A friend of mine runs the SADD group here (Students against destructive decisions), and I loved that the members of this fairly large and active group all wore a shirt with this powerful quote.
Also, last day before break. I love teaching physics, where a good lab keeps students engaged for the last 2 hours before freedom!
A recent development that I attribute (once again) to Modeling Instruction is the willingness of students to help each other. Love it.
Bonus Pic #1: An awesome physics folder!
Bonus Pic #2: Christmas gift! With an awesome thank you card attached.
Today (ok, you got me, it was yesterday…a bit behind here) We white boarded a horizontal launch projectile motion problem for the first time. The students rocked it, I was surprised at how easily they seemed to be ok with separating the X and Y directions despite that I didn’t really talk about it. Another score with Modeling Instruction, plus the fact that MI does projectile motion after forces. Anyway, at some point in each class a discussion came up about using the initial velocity in the y direction; with the launch velocity of 10 m/s horizontally, should the initial velocity in the y position equation be zero or 10? They were able to resolve to zero well. So after solving for time of fall, I raised my hand. “So you’re telling me, if I drop a bullet and shoot a bullet horizontally at the same time, they’ll land at the same time on horizontal ground?” I tried arguing against it, but they wouldn’t have it. Yep, they said, they land at the same time. “I sure wish the Mythbusters had explored this…oh, wait.” So we watched this 3 minute clip of the end result of their demonstration. It bothers me a little that the difference is 36 ms, that seems large to me considering all the pains they took in making sure the bullets drop at the same time…but it is convincing enough to students that they should land at the same time. We also have a quick conversation about sources of uncertainty that cause that difference; they always think it’s that they aren’t dropped at the same time despite the high speed video showing that the drop time difference is 1/3 of a ms. I suspect a combination of a not perfectly horizontal shot and a not perfectly level ground, but that’s just my suspicions.
Today we rolled balls off a table. I had intro’d the plan yesterday by asking students about how we can investigate an object flying through the air. We talked about how motion detectors are fairly useless, but they remembered way back when (mid September, I would guess) when we did a bit of video analysis for CV and CA before switching to motion detectors (I start CV with the CV buggies with penny drops to mark postions at equal time intervals, so I liked using video analysis right after that because the clicks are essentially penny drops). They figured video should work well.
I had them start clicking before the ball actually left the table. This made it very evident that the X position graph stayed linear with the same slope and the X velocity graph stayed constant at the same values. They picked up on this right away in the whiteboarding circles. It didn’t take them too long to figure out that the Y direction can be modeled with CA and that the acceleration should be 9.8 m/s/s.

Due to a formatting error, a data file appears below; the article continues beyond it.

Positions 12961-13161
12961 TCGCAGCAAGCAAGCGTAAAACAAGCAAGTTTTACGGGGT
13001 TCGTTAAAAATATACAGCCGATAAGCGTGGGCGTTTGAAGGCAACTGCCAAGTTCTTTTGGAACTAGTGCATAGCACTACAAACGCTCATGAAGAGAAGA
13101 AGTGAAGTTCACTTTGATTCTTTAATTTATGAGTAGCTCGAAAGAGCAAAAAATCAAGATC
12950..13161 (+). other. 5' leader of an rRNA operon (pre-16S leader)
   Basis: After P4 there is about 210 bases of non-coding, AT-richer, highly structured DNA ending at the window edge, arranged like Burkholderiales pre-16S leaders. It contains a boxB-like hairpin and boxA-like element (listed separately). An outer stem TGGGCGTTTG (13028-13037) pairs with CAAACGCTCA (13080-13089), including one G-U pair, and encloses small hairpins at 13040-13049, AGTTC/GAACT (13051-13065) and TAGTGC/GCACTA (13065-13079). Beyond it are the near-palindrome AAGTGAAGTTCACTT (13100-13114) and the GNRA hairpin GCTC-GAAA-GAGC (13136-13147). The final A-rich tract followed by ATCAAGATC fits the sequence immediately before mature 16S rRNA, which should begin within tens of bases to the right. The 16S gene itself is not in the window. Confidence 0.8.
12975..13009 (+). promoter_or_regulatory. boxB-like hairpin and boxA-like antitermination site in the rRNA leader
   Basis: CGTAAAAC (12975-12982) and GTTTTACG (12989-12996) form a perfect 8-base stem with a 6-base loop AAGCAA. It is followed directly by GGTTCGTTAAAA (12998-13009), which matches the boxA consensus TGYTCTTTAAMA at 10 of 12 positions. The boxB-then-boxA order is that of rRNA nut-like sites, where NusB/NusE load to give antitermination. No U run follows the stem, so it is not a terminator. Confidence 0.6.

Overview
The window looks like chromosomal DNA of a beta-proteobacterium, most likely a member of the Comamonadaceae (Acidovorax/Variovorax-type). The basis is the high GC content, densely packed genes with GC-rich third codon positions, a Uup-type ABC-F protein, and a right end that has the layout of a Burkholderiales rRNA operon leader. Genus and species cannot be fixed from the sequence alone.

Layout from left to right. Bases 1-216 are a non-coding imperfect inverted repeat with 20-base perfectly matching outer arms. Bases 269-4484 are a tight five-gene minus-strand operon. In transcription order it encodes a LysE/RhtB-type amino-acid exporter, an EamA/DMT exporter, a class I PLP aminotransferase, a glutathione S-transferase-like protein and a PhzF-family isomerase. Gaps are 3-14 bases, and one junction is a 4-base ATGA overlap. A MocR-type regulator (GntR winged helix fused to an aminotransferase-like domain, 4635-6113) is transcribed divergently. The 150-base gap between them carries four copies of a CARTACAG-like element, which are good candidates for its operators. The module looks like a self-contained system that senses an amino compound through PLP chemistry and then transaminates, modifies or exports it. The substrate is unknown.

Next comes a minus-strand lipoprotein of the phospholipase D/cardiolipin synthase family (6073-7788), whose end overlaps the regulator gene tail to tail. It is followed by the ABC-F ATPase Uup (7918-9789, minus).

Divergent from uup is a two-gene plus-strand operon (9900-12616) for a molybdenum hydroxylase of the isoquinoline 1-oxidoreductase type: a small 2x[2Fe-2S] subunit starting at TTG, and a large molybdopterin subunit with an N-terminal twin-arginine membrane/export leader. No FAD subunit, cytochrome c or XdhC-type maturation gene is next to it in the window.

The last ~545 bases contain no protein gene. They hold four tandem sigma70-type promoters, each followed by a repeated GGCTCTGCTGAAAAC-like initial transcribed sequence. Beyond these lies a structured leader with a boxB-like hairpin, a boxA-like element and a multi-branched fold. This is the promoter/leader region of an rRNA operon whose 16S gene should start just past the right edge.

The best part was when they stated X velocity was constant and I asked “Why?” (and probably made a pun about Y at the same time…). Because there are no forces in the X direction. You mean the forces are balanced in the X direction? Yep. They were able to use the same logic at that point show why theory says that the acceleration in the Y direction would be 9.8 m/s/s based on the free body diagram. Again, I love connections!
Some action shots for fun.
A student before rolling the ball
While the ball flies (see the blur?)
Students analyzing the data
For months now we have created a new calculated column in LoggerPro to deal with the fact that time is not zero when we start our analysis. I have them use this method instead of the checkbox possibility because I think it is easier for students to understand what we are doing…we are manually forcing the initial time to be zero. Today they were given a problem were a villain dropped a canister of poison gas and half a second later the hero pushes off downward to grab it (conveniently he can attach himself to a bungie cord in that time, go figure). Thus students have to find a way to algebraically figure out a way to deal with the fact that the two constant acceleration motions start at different times. One student said something along the lines of “it’s just like when we time-adjust, but we can do it in the equation like this.” I love when they make connections!
Meredith (the student hold the paper and clearly doing the explaining) has struggled some in CIS Physics, yet was excited today that she understood the question and felt confident enough to take the lead in the whiteboard presentation.
(Warning: Slightly trivial post!) This year we started using Auspen refillable whiteboard markers. They have been great…except that for the last month or so they seem to dry up almost instantly. I have been messing with them off and on when I felt I had time, and I concluded last week that they had gotten dry enough that when we refilled it wasn’t really re-saturating. So I tried adding much more ink than normal, but they still seemed to run out quickly.
Today I pulled the insert out of one that I thought I had saturated (I put at least twice the recommended 20 drops in), and found that there was a very clear gradient such that the bottom was not even close to saturated (hopefully you can actually see that in the picture). So I really saturated it this time, we’ll see if that works.